Egypt’s President Abdel Fattah al-Sisi should prioritize reforms to end serious human rights violations during his second term, Human Rights Watch said.
Al-Sisi won the April 2, 2018 election with 97 percent of the votes cast following months of intimidation and arrests of other potential candidates. His only challenger, Mousa Mostafa Mousa, had supported al-Sisi’s campaign until the day before registering as a candidate. Human Rights Watch and 13 other rights organizations concluded before the election that it lacked the minimum requirements for free and fair elections.
“Al-Sisi’s disdain for his citizens’ most basic rights marked his re-election campaign,” said Sarah Leah Whitson, Middle East and North Africa director at Human Rights Watch. “In his final term in office, as mandated by the constitution, al-Sisi should change course and leave a positive legacy instead of being remembered as an autocrat who oversaw a human rights crisis.”
Al-Sisi effectively took power in July 2013 and became president in June 2014. His flagrant disregard for human rights has led the country into its worst rights and political crisis in decades. Rights organizations, including Human Rights Watch, have documented a host of serious abuses by the police and National Security Agency (NSA), the leading internal security force under the Interior Ministry, including routine and widespread torture of detainees.
Prosecutions, travel bans, and asset freezes against human rights defenders, in addition to repressive new legislation, threaten to effectively eradicate the country’s once-robust independent organizations. The government has targeted sexual and gender minorities for heavy-handed repression, with more than 230 lesbian, gay, bisexual, and transgender (LGBT) people prosecuted on “debauchery” charges.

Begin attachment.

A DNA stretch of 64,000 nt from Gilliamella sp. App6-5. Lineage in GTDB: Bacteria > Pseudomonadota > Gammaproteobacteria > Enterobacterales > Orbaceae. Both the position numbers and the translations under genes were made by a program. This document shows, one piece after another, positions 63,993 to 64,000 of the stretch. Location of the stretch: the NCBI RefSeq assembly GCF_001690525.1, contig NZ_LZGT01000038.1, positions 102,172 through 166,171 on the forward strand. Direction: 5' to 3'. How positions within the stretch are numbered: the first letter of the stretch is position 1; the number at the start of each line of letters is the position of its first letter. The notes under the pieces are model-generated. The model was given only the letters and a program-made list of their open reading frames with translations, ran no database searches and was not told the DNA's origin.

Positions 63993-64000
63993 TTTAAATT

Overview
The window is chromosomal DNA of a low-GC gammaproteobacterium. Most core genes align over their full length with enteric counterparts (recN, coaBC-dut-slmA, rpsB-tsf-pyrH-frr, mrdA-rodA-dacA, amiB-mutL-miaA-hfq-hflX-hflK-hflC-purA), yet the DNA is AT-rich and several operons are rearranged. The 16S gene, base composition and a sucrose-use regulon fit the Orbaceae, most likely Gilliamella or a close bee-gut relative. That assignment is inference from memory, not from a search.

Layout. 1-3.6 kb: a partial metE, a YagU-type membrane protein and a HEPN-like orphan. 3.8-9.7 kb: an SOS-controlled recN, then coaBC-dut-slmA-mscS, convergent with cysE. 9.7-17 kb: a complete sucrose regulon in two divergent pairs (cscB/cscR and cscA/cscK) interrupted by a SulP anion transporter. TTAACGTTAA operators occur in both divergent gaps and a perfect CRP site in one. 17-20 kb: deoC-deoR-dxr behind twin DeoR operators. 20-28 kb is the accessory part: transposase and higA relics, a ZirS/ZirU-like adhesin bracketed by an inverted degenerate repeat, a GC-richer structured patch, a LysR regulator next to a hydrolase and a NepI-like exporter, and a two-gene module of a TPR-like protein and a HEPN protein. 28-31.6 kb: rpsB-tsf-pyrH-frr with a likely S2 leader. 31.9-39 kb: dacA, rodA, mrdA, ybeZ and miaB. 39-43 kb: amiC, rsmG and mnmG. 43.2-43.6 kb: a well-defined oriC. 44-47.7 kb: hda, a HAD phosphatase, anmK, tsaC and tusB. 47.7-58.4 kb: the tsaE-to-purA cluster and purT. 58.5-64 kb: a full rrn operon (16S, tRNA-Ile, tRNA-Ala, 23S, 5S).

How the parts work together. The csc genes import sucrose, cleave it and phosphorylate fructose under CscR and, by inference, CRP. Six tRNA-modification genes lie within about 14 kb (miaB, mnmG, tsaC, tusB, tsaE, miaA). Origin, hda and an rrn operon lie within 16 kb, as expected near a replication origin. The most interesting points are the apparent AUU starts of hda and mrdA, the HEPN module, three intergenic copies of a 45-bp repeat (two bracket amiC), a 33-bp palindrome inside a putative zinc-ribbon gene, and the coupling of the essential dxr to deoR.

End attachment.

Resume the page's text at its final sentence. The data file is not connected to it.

The security and human rights situation in North Sinai has deteriorated under the Egyptian military’s abusive counterterrorism campaign, most likely including extrajudicial killings.
Egypt’s allies such as the United States, United Kingdom, France, and the European Union, should urge al-Sisi to carry out the following reforms:
End the Crackdown on Independent Groups; Repeal the 2017 NGO Law
Egypt has carried out a crackdown almost unparalleled in Egypt’s history on nongovernmental organizations and activists during al-Sisi’s tenure. A May 2017 NGO law will effectively eradicate independent groups, and most leading rights organizations and activists have been under continuous threat of imprisonment in protracted prosecutions in the so-called “foreign funding case.”
Al-Sisi and the Egyptian parliament should immediately repeal the nongovernmental organisation law, and draft a new one through a free and transparent dialogue with independent groups. The Social Solidarity Ministry should lead these efforts, rather than security agencies that secretly drafted the 2017 law.
The government should end the foreign funding prosecutions and lift arbitrary travel bans and asset freezes to comply with its international obligations under the International Covenant on Civil and Political Rights (ICCPR) and the African Charter on Human and People’s Rights.
While Egypt faces security threats, a vibrant and powerful civil society is an essential partner in curbing violent extremism. In addition, international partners providing funding cannot carry out certain development plans without civil society partners. A-Sisi should focus on curbing violent groups and not peaceful activists.
The government should also end repression of workers, at least 180 of whom were arrested or prosecuted during 2016 and 2017. Al-Sisi frequently justifies closing political space by claiming he needs to prioritize economic reform. But solid economic reform cannot succeed without freedom for workers to mobilize.
End Enforced Disappearances, Torture, Police Impunity
Since al-Sisi took power in 2013, the authorities have reconstituted and expanded the repressive instruments that defined the pre-2011 uprising era. Enforced disappearances, mistreatment in prisons, widespread torture, and probable extrajudicial killings notably increased after March 2015, when al-Sisi appointed Interior Minister Magdy Abd al-Ghaffar.